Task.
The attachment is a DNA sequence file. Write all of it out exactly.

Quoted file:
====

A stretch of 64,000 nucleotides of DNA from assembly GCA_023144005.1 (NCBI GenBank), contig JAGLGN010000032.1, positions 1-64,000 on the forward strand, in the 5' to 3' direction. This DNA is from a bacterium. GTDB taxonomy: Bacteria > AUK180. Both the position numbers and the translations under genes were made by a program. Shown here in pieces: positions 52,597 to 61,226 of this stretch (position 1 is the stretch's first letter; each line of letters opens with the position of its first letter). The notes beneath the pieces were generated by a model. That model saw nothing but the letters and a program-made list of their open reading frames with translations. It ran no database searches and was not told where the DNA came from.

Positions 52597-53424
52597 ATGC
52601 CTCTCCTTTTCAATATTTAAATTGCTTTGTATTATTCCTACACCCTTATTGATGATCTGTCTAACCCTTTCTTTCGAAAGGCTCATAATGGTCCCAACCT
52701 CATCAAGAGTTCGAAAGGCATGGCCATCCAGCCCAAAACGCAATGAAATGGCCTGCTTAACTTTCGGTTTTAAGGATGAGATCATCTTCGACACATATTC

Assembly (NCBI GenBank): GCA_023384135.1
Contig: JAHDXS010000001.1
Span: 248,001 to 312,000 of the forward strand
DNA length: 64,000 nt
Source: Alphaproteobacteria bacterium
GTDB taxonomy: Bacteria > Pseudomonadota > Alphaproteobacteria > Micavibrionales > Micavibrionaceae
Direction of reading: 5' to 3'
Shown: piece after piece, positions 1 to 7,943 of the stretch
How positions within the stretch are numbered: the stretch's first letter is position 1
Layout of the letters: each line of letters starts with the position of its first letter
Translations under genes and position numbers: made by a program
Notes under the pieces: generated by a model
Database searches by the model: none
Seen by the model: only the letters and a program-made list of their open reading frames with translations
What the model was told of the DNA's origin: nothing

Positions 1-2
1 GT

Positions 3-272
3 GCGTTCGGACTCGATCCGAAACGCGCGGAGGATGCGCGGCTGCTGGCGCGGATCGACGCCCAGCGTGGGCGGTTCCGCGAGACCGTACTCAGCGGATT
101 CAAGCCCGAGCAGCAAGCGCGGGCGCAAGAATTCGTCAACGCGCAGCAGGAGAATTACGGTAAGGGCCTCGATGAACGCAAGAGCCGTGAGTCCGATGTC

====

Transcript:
A stretch of 64,000 nucleotides of DNA from assembly GCA_023144005.1 (NCBI GenBank), contig JAGLGN010000032.1, positions 1-64,000 on the forward strand, in the 5' to 3' direction. This DNA is from a bacterium. GTDB taxonomy: Bacteria > AUK180. Both the position numbers and the translations under genes were made by a program. Shown here in pieces: positions 52,597 to 61,226 of this stretch (position 1 is the stretch's first letter; each line of letters opens with the position of its first letter). The notes beneath the pieces were generated by a model. That model saw nothing but the letters and a program-made list of their open reading frames with translations. It ran no database searches and was not told where the DNA came from.

Positions 52597-53424
52597 ATGC
52601 CTCTCCTTTTCAATATTTAAATTGCTTTGTATTATTCCTACACCCTTATTGATGATCTGTCTAACCCTTTCTTTCGAAAGGCTCATAATGGTCCCAACCT
52701 CATCAAGAGTTCGAAAGGCATGGCCATCCAGCCCAAAACGCAATGAAATGGCCTGCTTAACTTTCGGTTTTAAGGATGAGATCATCTTCGACACATATTC

Assembly (NCBI GenBank): GCA_023384135.1
Contig: JAHDXS010000001.1
Span: 248,001 to 312,000 of the forward strand
DNA length: 64,000 nt
Source: Alphaproteobacteria bacterium
GTDB taxonomy: Bacteria > Pseudomonadota > Alphaproteobacteria > Micavibrionales > Micavibrionaceae
Direction of reading: 5' to 3'
Shown: piece after piece, positions 1 to 7,943 of the stretch
How positions within the stretch are numbered: the stretch's first letter is position 1
Layout of the letters: each line of letters starts with the position of its first letter
Translations under genes and position numbers: made by a program
Notes under the pieces: generated by a model
Database searches by the model: none
Seen by the model: only the letters and a program-made list of their open reading frames with translations
What the model was told of the DNA's origin: nothing

Positions 1-2
1 GT

Positions 3-272
3 GCGTTCGGACTCGATCCGAAACGCGCGGAGGATGCGCGGCTGCTGGCGCGGATCGACGCCCAGCGTGGGCGGTTCCGCGAGACCGTACTCAGCGGATT
101 CAAGCCCGAGCAGCAAGCGCGGGCGCAAGAATTCGTCAACGCGCAGCAGGAGAATTACGGTAAGGGCCTCGATGAACGCAAGAGCCGTGAGTCCGATGTC